Religious Sects

Recreating (and advancing) pk’s censored domains: & / Teaching / Society / Social Epistemology / Cosmology / Religion /
@ K. 1995

Mission: to illustrate that human maps of truth diversify like languages around the Tower of Babel

I believe that all possible views of the world are at least in part faith-based, have axioms, unexaminable, perhaps unconscious, assumptions. Thus there can be no such thing as no religion. What there could be and should be is a good deal less ganging up by the group to switch bad theory for actual experience. Religions, once organized, tend to hammer their tautologies onto reality.

I also believe that religions follow the common path of biology: religions are born, mature, grow pathological, die, get reborn, evolve, degenerate … fragment: making the religio-sphere ever bushier.

Settled cultures, complacent cultures, kleptocracies, tend to idealize oneness, coherence, agreement, harmony. Thus Voltaire quipped,

The English: all those religions and only one sauce.

That quote started my original note. Then I added a joke featuring class awareness in regard to American Protestantism: 19th-century economists observed that

A Methodist is a Baptist with shoes.
A Presbyterian is a Methodist who’s gone to college.
An Anglican is a Presbyterian who lives off his investments.

I regard a ‘cult’ as a religion small enough to be easily victimized by the authorities
and a religion as a cult big enough to force the authorities to treat it with respect.
And that is the only difference I see.
Robert Anton Wilson

Apropos of the foregoing RA Wilson quote, pk couldn’t’ agree more: A sect is a religion without clout; a religion is a sect with some political quorum.

I was reminded of my old note today in reading Stephen Hunter’s quip in his Dirty White Boys. Hunter has a Texan sneer that Methodists are “Baptists who forget where they come from.”

Cute. But more interestingly, I read the following only yesterday. Writing the Preface to Robert H. Nelson’s Reaching for Heaven on Earth, Donald N. McCloskey writes, “Nelson detects two traditions in religion, which he calls the Roman (in both the ancient and the Catholic sense) and the Protestant (in both the Calvinist and the rebellious sense). The issue between them has always been the perfectibility of humankind. Moderation, prudence, courage, and justice, the four natural virtues, are especially admired by Romans. By their works ye shall know them. On the other hand the three theological virtues, faith, hope, and charity, are especially Protestant. Amazing grace, how sweet the sound, that saved a wretch like me.”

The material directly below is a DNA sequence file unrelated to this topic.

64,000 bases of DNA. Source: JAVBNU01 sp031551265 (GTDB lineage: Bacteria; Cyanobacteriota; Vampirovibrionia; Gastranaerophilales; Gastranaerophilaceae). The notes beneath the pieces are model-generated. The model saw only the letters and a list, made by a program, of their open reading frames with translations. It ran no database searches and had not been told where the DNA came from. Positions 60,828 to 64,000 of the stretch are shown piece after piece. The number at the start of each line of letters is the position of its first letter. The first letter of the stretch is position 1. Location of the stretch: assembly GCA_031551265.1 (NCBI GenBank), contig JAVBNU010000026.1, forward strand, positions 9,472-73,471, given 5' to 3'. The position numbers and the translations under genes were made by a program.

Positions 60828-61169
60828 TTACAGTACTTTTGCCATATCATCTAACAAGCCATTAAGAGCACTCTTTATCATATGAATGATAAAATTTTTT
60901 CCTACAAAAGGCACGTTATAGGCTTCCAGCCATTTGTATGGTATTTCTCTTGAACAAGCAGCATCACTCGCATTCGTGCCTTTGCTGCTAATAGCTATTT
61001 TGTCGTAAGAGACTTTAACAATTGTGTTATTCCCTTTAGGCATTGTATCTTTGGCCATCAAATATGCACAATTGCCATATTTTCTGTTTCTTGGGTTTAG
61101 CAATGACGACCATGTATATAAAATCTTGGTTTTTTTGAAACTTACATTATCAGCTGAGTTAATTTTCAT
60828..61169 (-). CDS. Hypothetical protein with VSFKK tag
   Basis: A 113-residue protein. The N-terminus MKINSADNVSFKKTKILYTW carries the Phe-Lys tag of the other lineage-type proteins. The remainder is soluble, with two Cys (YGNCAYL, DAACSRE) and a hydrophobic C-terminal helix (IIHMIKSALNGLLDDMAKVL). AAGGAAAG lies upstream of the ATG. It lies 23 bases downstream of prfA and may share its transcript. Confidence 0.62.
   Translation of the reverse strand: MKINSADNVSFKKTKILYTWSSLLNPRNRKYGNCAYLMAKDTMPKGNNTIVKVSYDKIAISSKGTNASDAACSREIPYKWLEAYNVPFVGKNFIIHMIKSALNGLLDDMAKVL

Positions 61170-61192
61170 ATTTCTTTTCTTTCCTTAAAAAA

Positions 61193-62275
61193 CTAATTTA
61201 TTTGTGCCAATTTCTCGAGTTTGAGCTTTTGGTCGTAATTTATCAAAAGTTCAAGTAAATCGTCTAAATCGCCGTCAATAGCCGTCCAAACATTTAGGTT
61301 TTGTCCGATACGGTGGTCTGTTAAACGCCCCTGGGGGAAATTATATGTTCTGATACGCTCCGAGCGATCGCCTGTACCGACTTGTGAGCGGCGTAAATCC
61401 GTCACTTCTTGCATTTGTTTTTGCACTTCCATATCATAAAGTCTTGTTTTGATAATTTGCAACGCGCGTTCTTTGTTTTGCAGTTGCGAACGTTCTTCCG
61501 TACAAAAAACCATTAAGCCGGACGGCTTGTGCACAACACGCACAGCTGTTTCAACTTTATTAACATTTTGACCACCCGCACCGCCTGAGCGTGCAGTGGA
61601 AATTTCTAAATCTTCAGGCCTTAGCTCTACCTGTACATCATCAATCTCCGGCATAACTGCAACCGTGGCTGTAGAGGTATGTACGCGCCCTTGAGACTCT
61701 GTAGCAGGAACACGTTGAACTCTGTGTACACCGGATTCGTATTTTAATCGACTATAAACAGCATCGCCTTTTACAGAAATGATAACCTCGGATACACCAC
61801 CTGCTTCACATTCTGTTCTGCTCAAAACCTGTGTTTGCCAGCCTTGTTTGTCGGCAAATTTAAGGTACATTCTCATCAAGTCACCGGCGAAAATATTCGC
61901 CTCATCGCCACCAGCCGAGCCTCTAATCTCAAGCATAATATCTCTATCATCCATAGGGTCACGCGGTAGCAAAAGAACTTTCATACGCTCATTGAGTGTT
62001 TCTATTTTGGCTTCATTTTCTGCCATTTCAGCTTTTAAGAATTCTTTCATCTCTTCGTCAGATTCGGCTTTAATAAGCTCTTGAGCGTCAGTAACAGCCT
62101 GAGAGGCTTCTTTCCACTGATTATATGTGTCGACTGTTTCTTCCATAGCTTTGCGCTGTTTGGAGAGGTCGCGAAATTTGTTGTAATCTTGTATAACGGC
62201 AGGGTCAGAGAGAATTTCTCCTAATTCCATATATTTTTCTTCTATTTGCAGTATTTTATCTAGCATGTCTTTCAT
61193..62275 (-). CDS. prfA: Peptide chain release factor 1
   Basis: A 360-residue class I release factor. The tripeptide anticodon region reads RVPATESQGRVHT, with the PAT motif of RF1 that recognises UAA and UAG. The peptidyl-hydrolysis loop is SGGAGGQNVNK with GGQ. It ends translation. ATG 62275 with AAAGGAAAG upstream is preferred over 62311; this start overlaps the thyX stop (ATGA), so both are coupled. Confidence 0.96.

Neat. A lot can be done with those perceptions. And I may when I come back. (I did: see Pascal’s Gamble.)
Meantime, I close for the present with two jokes. Hunter’s Texan Baptist told of another, a rich Texas oilman who annually gave 15 percept to the church and quite a sight more when the parishioners decided to build a new building. Afterward, this Texan was asked if he belonged to the church. “Hell no,” he said, “the church belongs to me.”

The other joke had been added to my indoctrination note on 1997 11 25: an Emo Phillips joke to rival anything.

I was walking across a bridge one day, and I saw a man standing on the edge, about to jump off. So I ran over and said “Stop! don’t do it!” “Why shouldn’t I?” he said. I said, “Well, there’s so much to live for!” He said, “Like what?” I said, “Well…are you religious or atheist?” He said, “Religious.” I said, “Me too! Are you Christian or Buddhist?” He said, “Christian.” I said, “Me too! Are you Catholic or Protestant?” He said, “Protestant.” I said, “Me too! Are you Episcopalian or Baptist?” He said, “Baptist!” I said, “Wow! Me too! Are you Baptist Church of God or Baptist Church of the Lord?” He said, “Baptist Church of God!” I said, “Me too! Are you Original Baptist Church of God, or are you Reformed Baptist Church of God?” He said, “Reformed Baptist Church of God!” I said, “Me too! Are you Reformed Baptist Church of God, reformation of 1879, or Reformed Baptist Church of God, reformation of 1915?” He said, “Reformed Baptist Church of God, reformation of 1915!” I said, “Die, heretic scum!” and pushed him off.

sectarian violence
sectarian violence

2001 07 19 This piece was first born as a simple note to some material in the secular indoctrination section of my biographical overview, 1995. Over the years a couple of jokes got added. Today, before adding a few more as well as introducing a new comment or two, I decided to start fresh, reweaving the material into a new module.

2017 05 04 Everything Jared Diamond touches turns to gold. I urge one and all to be familiar with his The World Until Yesterday. Check out how contemporary hunter / gatherer people classify as friend, enemy, stranger.

I quote from memory, as I so often do: and sometimes when I quote something more than one place, I “quote” it slightly differently. But realize: Voltaire wasn’t speaking English anyway, and I never saw it in his French. There are limits to accuracy even among the would-be careful.

Society Social Epistemology Cosmology Etc.

About pk

Seems to me that some modicum of honesty is requisite to intelligence. If we look in the mirror and see not kleptocrats but Christians, we’re still in the same old trouble.
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